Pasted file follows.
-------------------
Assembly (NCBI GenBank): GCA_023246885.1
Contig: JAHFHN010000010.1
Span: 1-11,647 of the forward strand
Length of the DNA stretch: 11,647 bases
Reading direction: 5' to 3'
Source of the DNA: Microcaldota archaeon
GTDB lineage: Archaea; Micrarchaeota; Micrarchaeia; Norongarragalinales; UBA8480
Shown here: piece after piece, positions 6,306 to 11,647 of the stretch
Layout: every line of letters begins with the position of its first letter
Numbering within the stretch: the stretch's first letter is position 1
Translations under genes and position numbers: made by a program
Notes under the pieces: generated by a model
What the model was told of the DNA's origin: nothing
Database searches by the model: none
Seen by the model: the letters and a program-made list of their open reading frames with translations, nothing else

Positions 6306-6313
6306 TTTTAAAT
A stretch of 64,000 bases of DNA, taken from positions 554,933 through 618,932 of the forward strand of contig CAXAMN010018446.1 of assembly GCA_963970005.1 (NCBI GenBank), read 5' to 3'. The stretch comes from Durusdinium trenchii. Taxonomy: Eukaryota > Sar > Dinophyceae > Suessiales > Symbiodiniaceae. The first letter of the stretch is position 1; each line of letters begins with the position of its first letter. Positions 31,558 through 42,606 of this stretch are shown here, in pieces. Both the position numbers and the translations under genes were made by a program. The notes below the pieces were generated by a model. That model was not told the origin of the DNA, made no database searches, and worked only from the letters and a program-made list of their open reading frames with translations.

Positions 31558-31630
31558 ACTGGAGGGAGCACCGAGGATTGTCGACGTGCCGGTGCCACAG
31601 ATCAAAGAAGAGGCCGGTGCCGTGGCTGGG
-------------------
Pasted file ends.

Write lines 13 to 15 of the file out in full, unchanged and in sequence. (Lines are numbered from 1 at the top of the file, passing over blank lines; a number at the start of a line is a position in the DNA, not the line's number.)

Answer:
What the model was told of the DNA's origin: nothing
Database searches by the model: none
Seen by the model: the letters and a program-made list of their open reading frames with translations, nothing else